Gate sponsorship

The gates leading into Lucas Oil Stadium are sponsored by four different companies. The concourse area on the ground floor past their respective gates are heavily decorated by their sponsors.


It was announced on August 8, 2006 that Drum Corps International would move its corporate offices to Indianapolis and that the DCI World Championships would be the inaugural event for the stadium, to be held at Lucas Oil Stadium every year at least through 2018. However, on April 4, 2008, it was announced that the stadium would not be complete in time, so the event was moved to Memorial Stadium on the campus of Indiana University for 2008, and was held for the first time at Lucas Oil Stadium in 2009.

The first games ever to be played at Lucas Oil Stadium occurred on August 22, 2008 and were part of the PeyBack Classic, featuring Indiana High School Football games played between Noblesville High School and Fishers High School in Game 1, followed by New Palestine High School and Whiteland Community High School in Game 2. On November 26, 2008, Cardinal Ritter High School became the first high school to win a state championship on the field, beating Sheridan High School 34-27 for the class A state title.

Lucas Oil Stadium and the city of Indianapolis made a bid to host Super Bowl XLVI in 2012. On May 20, 2008, the bid was successful, defeating Houston, Texas and Glendale, Arizona for that right. The stadium is also host to the annual NFL Scouting Combine in February.

The 2008 NFL season featured the first NBC Sunday Night Football game of the season in the stadium, as the Colts faced the Chicago Bears in a rematch of Super Bowl XLI. The Colts lost the game 29-13. Indianapolis won their first 2 NFL playoff games held at Lucas Oil Stadium, beating the Baltimore Ravens 20-3 in a 2009 AFC divisional playoff and the New York Jets 30-17 in the 2009 AFC Championship Game to reach Super Bowl XLIV.

In addition to professional football games, the stadium hosted the semifinal and final rounds of the Men's Final Four in 2010, with the Women's Final Four scheduled to be hosted there in 2016. Historically, Indianapolis has been a popular choice for the Final Four. The NCAA has their headquarters there, and the event comes on a five-year rotation. The Big Ten Conference will also play the inaugural Big Ten Football Championship Game at Lucas Oil Stadium on December 3, 2011.

Other events include the Bands of America Grand National Championships and the Indiana Marching Band State Finals, both major events for the city in Marching Band competitions. The Drum Corps International World Championships are scheduled to be held at the site every year through the 2018 season (with a break in 2013 for another event scheduled for the same weekend), and the Circle City Classic that is an annual American football game featuring two historically black colleges/universities (HBCUs) that is held in October.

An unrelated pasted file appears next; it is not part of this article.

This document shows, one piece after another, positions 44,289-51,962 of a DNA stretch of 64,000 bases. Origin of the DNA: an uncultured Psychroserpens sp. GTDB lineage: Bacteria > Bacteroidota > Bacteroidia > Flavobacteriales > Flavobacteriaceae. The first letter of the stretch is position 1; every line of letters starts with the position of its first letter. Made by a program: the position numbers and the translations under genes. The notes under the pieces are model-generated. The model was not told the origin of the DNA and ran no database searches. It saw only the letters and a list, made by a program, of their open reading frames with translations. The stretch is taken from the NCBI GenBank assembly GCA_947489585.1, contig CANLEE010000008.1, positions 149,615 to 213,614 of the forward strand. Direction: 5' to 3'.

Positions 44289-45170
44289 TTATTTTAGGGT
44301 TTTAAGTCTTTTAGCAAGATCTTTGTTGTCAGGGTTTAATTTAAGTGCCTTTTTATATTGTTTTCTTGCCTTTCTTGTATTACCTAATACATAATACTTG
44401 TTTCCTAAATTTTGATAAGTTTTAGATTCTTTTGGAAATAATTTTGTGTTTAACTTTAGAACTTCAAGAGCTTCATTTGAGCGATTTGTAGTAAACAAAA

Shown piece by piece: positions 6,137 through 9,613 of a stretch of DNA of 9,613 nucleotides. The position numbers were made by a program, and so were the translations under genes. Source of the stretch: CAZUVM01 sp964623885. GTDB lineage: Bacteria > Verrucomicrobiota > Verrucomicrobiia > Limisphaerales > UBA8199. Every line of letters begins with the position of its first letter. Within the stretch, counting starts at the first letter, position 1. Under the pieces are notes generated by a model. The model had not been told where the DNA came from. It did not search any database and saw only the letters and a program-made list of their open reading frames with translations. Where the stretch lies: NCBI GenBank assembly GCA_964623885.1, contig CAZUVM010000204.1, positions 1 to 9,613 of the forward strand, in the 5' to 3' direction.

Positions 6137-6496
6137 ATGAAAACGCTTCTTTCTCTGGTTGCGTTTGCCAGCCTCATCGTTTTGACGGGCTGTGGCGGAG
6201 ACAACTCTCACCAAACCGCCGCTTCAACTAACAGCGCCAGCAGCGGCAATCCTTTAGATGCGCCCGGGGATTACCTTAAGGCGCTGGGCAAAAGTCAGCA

On September 13, 2008, country music singer Kenny Chesney held the first public concert at the stadium.

Annual events
  • Drum Corps International World Championships
  • Bands of America Grand National Championships
  • Home games for the Indianapolis Colts
  • Circle City Classic
  • IHSAA Indiana State football championships
  • ISSMA band state finals
Notable past events
  • NCAA Men's Basketball Regional Finals (April 2009)
  • NCAA Men's Basketball Final Four (April 2010)
Notable future events
  • Big Ten Football Championship Game (2011)
  • Super Bowl XLVI (February 5, 2012)
  • NCAA Men's Basketball Final Four (April 2015)
  • NCAA Women's Basketball Final Four (2016)

Groundbreaking for the stadium took place on September 20, 2005. It was originally referred to as Indiana Stadium until Lucas Oil purchased the naming rights. The total cost of Lucas Oil Stadium was $720 million. The stadium is being financed with funds raised by the State of Indiana and the City of Indianapolis, with the Indianapolis Colts providing $100 million. Marion County has raised taxes for food and beverage sales, auto excise taxes, innkeeper's taxes and admission taxes for its share of the costs. Meanwhile, there has been an increase in food and beverage taxes in the eight surrounding doughnut counties (with the exception of Morgan County) and the sale of Colts license plates.

Each county held a vote among its commissioners, to decide whether to levy the 1% food and beverage tax proposed by Marion County. Sweetening the deal for the doughnut counties was the fact that Marion County had offered to split the extra revenue with each of them according to their individual takes. Morgan County was the only county to turn down the offer, yet in a later vote, it levied its own 1% tax - thus keeping all of its additional generated revenue.


In August 2006, a problem was discovered concerning operating costs of the new stadium. The city's Capital Improvement Board estimates that the new stadium could cost an additional $10 million more a year to operate than the RCA Dome.

The CIB is anticipating a $20 million operating deficit for Lucas Oil Stadium in 2009. Anticipated expenses are $27.7 million—far outstripping the $7.7 million CIB expects to collect from its share of revenue from stadium events. There is concern over the long-standing implications due to low rent payments by the Colts and the high percentage of revenue the Colts keep.


In November 2009, local TV station WTHR-TV revealed health code violations at the stadium's restaurants including mouse droppings and live mice, contaminated food, food at improper temperatures, and repeated usage of disposable containers.

Construction pictures
  • Early phases of construction

  • Satellite image

  • Mid-stage of construction

Building Activity